Taiwan’s Foxconn Technology Group, known for assembling Apple’s iPhones and iPads in its China factories, plans to use 1 million robots within the next three years to replace workers performing some simple procedures, its chairman said.
Foxconn, which has been plagued by a spate of workers’ suicide in its Chinese factories since late last year, plans to use the robots for simple assembly line tasks, Gou was quoted as saying by the China Business News.
A source close to the company confirmed the comments, adding that Gou made the comments in a speech prior to a staff event last Friday.
Foxconn has about 10,000 robots in use now, and will increase the number to 300,000 next year and 1 million in three years, Gou was quoted by the paper as saying.
Analysts said rising labor costs in China were prompting some contract manufacturers in China to switch to more automation.
“Rising salary costs should be the key reason why Foxconn is doing this. This year’s wage increase has been quite significant and I don’t expect the pace to slow down next year,” said CK Lu, a Taipei-based senior analyst at research firm Gartner.
“If they don’t do this, they will have to move their factories elsewhere.”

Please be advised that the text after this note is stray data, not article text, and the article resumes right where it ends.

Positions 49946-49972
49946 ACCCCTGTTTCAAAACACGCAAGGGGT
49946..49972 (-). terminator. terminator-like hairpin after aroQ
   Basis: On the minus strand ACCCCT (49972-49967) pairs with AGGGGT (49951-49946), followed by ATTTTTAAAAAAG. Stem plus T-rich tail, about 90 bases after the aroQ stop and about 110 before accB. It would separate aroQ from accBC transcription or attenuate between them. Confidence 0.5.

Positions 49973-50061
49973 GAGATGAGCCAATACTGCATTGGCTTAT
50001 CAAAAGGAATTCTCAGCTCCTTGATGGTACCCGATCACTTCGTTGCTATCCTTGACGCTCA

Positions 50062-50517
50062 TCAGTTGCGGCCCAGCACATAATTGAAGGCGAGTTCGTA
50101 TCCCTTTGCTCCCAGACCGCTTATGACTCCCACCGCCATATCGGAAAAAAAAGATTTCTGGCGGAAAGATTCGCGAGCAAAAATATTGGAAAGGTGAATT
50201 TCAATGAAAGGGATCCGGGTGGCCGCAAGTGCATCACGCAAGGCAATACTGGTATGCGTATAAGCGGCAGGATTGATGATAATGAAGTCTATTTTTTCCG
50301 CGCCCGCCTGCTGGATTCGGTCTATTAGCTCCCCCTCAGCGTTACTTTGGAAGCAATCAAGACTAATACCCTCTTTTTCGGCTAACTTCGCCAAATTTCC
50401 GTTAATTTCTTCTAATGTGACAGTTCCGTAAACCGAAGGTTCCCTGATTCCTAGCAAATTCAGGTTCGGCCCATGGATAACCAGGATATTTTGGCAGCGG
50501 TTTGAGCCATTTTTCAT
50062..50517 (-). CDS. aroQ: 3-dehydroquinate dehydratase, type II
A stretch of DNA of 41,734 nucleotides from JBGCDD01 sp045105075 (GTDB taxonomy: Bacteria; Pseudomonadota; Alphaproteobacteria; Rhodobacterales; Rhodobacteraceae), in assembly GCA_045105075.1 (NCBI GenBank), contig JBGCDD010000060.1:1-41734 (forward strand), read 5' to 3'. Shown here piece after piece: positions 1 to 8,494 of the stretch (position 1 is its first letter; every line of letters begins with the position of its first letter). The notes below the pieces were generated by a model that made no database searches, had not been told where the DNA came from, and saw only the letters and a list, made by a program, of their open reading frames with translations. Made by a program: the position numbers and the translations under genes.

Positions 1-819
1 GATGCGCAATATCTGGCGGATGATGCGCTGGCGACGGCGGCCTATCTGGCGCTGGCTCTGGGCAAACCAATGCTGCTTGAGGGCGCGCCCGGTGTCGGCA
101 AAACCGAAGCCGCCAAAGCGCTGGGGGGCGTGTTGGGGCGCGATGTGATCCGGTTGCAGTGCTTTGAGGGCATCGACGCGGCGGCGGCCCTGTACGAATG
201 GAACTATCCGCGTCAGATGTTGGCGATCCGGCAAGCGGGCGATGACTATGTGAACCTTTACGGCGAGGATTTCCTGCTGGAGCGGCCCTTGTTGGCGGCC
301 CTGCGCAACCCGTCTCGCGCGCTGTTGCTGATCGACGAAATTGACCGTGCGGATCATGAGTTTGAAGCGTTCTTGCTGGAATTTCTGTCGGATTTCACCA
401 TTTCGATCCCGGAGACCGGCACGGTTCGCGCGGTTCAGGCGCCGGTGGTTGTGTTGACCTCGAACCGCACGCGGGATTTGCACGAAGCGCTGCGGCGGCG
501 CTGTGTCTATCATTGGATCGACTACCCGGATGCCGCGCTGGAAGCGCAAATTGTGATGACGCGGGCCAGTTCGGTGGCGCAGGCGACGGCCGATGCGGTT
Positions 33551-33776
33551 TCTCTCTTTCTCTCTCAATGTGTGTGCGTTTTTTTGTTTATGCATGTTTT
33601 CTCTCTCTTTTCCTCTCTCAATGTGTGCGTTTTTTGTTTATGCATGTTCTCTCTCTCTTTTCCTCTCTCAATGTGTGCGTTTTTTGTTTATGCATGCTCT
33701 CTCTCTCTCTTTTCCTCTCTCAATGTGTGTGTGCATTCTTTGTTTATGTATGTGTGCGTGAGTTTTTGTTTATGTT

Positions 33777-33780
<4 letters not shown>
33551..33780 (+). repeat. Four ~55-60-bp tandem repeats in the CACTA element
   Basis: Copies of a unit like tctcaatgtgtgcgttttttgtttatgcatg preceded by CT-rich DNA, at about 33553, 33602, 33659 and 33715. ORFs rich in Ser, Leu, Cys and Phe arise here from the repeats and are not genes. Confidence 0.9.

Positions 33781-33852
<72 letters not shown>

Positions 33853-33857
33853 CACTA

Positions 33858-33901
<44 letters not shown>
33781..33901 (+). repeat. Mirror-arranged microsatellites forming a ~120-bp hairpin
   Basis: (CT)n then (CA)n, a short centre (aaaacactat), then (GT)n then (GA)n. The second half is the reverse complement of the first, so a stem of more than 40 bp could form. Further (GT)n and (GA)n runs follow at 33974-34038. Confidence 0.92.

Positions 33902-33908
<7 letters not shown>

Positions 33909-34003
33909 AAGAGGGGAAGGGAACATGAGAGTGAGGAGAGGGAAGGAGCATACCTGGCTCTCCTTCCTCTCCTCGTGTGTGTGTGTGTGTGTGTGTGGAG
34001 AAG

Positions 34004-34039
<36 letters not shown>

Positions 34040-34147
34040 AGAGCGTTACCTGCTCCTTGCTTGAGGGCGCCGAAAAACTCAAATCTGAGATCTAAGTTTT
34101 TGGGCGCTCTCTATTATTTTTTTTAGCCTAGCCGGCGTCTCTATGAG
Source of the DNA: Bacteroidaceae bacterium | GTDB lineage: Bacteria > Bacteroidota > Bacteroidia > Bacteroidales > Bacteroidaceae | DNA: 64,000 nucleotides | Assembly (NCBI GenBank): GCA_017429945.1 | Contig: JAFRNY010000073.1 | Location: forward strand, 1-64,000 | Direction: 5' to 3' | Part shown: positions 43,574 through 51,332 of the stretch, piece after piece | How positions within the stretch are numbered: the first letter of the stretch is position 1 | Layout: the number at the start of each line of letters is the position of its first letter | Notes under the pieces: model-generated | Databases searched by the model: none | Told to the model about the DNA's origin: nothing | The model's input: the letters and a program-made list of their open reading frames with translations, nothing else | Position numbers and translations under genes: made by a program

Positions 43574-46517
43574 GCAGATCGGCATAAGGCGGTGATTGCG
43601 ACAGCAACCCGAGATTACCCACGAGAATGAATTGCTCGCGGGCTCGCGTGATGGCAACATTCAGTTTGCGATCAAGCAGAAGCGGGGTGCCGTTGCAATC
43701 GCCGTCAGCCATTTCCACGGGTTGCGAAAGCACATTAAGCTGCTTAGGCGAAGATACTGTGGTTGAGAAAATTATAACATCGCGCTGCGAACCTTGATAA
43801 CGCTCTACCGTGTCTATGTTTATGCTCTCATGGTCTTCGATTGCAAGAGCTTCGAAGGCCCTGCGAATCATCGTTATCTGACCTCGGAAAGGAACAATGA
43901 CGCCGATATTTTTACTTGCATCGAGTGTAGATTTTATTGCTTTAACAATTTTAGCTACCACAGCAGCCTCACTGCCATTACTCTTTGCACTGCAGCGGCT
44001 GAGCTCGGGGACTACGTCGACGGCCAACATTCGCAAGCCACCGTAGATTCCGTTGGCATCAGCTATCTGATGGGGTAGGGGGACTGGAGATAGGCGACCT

Since last year, China has been struck by a series of labor-related issues, such as high-profile strikes and suicide cases at well-known companies as heady economic growth fueled the need for wage increases.
In southern China, auto and parts factories owned by Japan’s Honda Motor and Toyota Motor Co went on strike. The firm, which has seen a series of worker suicides, has been criticised by labour rights groups for harsh labor practices.
Foxconn employs about 1.2 million workers, 1 million of which are based in mainland China, the China Business News said.
Late last month, a worker fell to his death at a Foxconn manufacturing plant in southern China, local media reported. The worker’s death was the latest in a series of apparent suicides by young migrant workers at its factory complexes in the past two years.
Other than Apple, Foxconn also counts Dell, Hewlett-Packard, Nokia and Sony Ericsson among its clients.